Glaucoma is the second leading cause of blindness in the United States and leading cause in African-Americans. Because glaucoma has no symptoms in its initial stages, about 50% of persons with glaucoma are unaware that they have it, while this number can reach 90% in developing countries.
Persons at high risk for glaucoma should have their eyes examined for the disease at least every two years by an eye care professional. Persons most at risk include those with a family history of glaucoma, African-Americans over the age of 40, people who are very nearsighted or farsighted, and all persons over the age of 60.
In the early stages of glaucoma, there may be no symptoms and vision can appear to be normal until a large amount has been lost. If undetected and untreated, glaucoma will gradually claim all peripheral vision and move on to cause total blindness.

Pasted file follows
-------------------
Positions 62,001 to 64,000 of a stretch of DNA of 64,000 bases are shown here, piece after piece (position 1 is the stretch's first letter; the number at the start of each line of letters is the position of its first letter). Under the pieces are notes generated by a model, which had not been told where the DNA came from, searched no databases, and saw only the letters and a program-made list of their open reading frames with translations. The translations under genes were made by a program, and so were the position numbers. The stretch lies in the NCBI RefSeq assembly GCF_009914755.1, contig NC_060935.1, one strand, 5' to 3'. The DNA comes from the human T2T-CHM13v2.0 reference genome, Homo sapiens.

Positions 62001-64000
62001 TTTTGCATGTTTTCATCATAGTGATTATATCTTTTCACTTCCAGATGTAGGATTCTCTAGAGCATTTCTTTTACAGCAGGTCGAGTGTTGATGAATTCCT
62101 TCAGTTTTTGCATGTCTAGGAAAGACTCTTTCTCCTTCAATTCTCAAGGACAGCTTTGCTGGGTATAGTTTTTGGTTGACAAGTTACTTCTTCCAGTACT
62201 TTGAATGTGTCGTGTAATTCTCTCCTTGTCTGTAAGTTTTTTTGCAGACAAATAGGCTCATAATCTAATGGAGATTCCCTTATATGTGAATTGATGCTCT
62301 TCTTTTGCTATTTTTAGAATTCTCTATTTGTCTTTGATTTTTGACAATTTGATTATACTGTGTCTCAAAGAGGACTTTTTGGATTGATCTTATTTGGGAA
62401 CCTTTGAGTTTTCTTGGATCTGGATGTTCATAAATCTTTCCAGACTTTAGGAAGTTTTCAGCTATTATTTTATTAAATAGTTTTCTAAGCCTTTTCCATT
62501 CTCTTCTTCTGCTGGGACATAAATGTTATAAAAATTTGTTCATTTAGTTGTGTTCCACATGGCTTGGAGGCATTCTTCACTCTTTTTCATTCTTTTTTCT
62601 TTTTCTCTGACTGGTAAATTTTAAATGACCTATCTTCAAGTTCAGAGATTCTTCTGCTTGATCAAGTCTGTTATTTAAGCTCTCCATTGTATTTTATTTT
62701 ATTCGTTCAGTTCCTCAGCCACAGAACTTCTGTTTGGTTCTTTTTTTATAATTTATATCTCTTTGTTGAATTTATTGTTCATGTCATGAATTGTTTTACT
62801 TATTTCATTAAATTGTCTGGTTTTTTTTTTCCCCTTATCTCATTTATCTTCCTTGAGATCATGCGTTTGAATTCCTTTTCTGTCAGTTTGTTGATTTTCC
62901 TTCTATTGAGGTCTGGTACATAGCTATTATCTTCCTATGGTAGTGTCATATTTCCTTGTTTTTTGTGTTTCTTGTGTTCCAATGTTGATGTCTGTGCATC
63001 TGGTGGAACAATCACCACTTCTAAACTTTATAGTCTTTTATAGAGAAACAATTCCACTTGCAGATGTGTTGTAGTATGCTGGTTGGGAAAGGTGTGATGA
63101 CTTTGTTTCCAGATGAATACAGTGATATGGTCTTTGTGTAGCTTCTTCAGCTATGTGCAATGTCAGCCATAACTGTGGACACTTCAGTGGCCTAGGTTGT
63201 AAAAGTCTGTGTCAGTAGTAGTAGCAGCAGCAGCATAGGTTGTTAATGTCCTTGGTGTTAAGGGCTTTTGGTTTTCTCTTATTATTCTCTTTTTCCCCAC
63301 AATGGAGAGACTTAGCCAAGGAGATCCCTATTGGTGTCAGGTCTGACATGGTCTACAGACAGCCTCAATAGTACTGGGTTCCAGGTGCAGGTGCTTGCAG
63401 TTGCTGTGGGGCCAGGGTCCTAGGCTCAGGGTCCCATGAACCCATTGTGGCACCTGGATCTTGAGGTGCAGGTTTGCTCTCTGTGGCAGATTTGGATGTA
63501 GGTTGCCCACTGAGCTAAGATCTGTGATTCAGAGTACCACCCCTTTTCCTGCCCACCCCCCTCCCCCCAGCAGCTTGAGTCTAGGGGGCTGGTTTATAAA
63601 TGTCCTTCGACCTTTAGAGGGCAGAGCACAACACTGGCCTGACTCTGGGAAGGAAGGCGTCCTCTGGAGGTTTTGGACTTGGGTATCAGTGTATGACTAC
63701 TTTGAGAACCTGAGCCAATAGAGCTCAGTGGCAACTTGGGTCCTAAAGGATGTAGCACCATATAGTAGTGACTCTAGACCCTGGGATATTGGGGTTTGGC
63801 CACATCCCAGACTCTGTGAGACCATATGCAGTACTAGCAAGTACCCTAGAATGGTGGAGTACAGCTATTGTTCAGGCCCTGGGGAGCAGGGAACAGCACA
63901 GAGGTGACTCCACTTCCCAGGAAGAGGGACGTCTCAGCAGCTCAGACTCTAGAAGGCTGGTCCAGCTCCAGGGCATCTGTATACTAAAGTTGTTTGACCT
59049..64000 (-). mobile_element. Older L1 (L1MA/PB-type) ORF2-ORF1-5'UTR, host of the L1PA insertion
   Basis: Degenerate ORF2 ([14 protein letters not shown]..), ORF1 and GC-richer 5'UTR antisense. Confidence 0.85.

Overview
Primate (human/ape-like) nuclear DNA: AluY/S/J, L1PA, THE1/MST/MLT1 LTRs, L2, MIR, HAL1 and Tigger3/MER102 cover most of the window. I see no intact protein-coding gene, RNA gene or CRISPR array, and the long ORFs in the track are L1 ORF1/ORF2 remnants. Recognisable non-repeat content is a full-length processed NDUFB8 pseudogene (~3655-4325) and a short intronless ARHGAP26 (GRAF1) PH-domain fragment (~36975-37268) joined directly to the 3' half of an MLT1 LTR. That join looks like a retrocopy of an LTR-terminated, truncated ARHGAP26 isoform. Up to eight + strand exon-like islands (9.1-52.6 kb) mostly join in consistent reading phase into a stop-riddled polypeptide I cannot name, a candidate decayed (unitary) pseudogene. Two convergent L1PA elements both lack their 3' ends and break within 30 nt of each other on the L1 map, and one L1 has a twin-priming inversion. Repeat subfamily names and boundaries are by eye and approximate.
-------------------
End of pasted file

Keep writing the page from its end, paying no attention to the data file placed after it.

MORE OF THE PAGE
With early detection, glaucoma can be treated with eye drops to lower intraocular pressure. Other methods include laser and operative surgery. Treatment can usually halt the disease, but it cannot reverse the damage that has been done. Glaucoma can develop in one or both eyes.
Eye care institutions and local patient support groups in 70 countries on every continent planned 1,000 similar awareness, educational and screening events for World Glaucoma Day.
About World Glaucoma Association:
The World Glaucoma Association is a global organization dedicated to the overall improvement of glaucoma science and care. Comprised of leading medical experts and institutions throughout the world, the group’s overall goal is to optimize the quality of glaucoma research and treatment through increased communication and cooperation among international glaucoma societies, industries, and patient organizations. For additional information about the WGA and WGD, visit http://wgday.org.
About Robert Ritch, MD, and The New York Eye and Ear Infirmary: